We are currently involved in a Boot Camp. This camp is a training ground for us to receive our next belt in karate. The closer we get to our black belt, the more intense the training has become. It is as it should be.
During one of our camps one of our instructors told us what the ceremony was for those who had successfully achieved their next belt. They would stand in horse stance and all of the black belts would walk by and either punch or kick them in the stomach. It sounded a little barbaric to me, however tradition was defining. What he said next stuck with me at a deep level.
“There is something about surrendering yourself to total vulnerability that creates within you the knowledge that you can do hard things.”
I have spent a fair amount of time pondering this statement. Strength is something that I have sought daily, for it is a journey. The principle of allowing yourself to be vulnerable to find strength is quite powerful. It requires something of us , something that can be difficult to do… it requires that we look inside and see the places that need to be stronger.
This form of vulnerability is not the self-defeating, negative talk method that one may think. It is a humble, desire to improve ourselves inventory check. It is not the, “I suck because I am weak.” It is, “I have work to do, I want to become something more so I will overcome what I need to.”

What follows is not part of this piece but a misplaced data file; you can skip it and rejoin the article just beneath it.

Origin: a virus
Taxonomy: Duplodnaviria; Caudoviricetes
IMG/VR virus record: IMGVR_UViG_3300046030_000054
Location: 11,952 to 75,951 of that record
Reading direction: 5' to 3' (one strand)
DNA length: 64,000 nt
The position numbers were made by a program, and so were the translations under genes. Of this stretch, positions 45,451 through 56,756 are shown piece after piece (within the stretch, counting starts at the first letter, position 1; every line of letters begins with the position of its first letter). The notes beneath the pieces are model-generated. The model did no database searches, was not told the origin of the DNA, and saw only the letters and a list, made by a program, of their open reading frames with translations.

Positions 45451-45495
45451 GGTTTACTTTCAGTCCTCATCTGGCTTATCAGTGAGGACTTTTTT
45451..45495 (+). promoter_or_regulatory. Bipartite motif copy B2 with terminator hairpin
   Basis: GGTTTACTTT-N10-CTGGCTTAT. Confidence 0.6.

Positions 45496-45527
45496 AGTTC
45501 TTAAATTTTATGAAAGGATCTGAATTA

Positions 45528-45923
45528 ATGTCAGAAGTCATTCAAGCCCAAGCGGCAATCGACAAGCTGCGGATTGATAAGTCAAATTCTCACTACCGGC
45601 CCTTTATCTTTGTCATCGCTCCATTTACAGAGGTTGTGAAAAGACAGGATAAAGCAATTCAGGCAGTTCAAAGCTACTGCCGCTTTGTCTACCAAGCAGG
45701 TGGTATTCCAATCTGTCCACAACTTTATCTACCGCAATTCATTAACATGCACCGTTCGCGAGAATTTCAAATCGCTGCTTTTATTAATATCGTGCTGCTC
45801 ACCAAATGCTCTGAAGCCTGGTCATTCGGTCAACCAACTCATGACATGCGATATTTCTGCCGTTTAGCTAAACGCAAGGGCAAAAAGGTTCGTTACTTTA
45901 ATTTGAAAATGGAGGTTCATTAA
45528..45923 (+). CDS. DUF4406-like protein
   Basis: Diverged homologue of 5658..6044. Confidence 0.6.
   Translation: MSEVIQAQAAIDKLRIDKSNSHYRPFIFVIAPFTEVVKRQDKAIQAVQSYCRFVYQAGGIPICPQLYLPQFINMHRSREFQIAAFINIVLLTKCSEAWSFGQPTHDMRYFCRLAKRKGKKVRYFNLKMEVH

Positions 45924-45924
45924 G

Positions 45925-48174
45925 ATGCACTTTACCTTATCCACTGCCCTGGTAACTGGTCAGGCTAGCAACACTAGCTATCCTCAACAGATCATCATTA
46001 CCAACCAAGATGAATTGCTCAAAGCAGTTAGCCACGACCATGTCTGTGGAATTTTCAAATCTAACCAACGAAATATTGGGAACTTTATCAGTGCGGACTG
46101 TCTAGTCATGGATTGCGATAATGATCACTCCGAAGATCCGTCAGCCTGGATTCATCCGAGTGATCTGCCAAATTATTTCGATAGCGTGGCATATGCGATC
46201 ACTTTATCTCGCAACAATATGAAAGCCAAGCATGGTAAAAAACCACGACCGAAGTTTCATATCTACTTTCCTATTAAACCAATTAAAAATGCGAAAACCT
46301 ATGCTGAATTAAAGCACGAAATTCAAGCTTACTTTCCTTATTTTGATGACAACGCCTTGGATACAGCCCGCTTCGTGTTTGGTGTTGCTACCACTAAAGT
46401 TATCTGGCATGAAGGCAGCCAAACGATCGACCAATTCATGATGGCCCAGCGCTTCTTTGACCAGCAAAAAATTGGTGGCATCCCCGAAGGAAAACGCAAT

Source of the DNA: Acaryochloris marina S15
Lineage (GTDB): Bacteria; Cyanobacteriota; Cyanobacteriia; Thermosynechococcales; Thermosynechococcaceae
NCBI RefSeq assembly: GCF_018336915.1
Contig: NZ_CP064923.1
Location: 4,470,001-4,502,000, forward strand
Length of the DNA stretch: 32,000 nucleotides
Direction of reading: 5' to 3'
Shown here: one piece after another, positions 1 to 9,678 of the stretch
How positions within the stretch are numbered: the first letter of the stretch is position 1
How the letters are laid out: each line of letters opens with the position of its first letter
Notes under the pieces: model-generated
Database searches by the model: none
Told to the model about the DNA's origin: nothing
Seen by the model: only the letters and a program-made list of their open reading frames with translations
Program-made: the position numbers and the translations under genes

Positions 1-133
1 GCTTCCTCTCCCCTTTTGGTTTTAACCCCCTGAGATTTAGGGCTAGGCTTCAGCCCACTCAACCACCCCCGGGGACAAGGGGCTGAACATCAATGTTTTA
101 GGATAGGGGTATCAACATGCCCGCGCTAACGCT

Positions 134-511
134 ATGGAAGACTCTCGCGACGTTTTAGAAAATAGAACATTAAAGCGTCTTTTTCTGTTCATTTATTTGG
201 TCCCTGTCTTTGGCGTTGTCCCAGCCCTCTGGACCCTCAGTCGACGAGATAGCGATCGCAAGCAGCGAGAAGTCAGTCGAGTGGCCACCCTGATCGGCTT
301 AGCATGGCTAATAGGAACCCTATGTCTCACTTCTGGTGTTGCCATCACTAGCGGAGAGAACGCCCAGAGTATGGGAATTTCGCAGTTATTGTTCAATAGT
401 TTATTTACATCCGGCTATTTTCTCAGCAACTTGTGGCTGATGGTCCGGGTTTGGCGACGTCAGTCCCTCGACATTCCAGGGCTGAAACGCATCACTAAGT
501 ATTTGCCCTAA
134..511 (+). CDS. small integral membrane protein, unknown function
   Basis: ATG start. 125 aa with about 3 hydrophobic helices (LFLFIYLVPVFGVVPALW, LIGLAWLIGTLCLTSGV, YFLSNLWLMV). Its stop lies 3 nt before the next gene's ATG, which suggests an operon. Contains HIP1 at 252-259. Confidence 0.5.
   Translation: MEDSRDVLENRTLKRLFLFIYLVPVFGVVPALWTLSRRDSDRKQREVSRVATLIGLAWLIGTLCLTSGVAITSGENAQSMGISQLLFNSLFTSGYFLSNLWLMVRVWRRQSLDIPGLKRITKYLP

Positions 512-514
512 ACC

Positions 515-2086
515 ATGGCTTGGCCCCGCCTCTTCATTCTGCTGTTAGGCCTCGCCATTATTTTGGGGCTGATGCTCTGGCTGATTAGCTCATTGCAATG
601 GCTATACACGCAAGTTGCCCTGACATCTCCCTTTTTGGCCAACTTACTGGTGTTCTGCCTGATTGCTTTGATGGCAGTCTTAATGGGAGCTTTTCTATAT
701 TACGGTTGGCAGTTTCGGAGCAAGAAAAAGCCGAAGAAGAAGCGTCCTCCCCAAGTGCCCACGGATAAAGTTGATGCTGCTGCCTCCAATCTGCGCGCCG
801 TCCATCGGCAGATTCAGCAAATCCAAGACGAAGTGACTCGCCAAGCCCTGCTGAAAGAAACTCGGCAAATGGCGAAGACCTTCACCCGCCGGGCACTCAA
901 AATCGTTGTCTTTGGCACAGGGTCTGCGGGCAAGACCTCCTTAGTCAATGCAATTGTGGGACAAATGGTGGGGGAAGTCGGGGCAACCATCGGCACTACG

For so long I viewed vulnerability as a negative quality. I saw it as something that shows my flaws. I feared it, because I feared that others would think that I am someone less. I was completely and utterly wrong.
I began a study of strength and I found that in every case, weakness (or vulnerability) was found. In 2 Corinthians (among many other scriptures) Paul spoke of a time he had sought out the Lord. The response he received allowed me to understand why we need to be vulnerable…
“And he said unto me, My grace is sufficient for thee; for my strength is made perfect in weakness. Most gladly therefore will I rather glory in my infirmities, that the power of Christ may rest upon me.
Therefore I take pleasure in infirmities, in reproaches, in necessities, in persecutions, in distresses for Christ’s sake; for when I am weak, then am I strong.” (2 Cor 12:9-10)
As I have allowed myself to recognize and embrace the vulnerabilities that I have, I have gained a greater perspective. These weaknesses are not signs that I am less, or anything of that nature. They are evidences that I have growth that is available to me that will bring with it confidence, wisdom, and strength. As I do hard things, I find within me qualities that I never would have found otherwise.
I marvel that once accepted, vulnerability makes us stronger, more of who we are meant to be.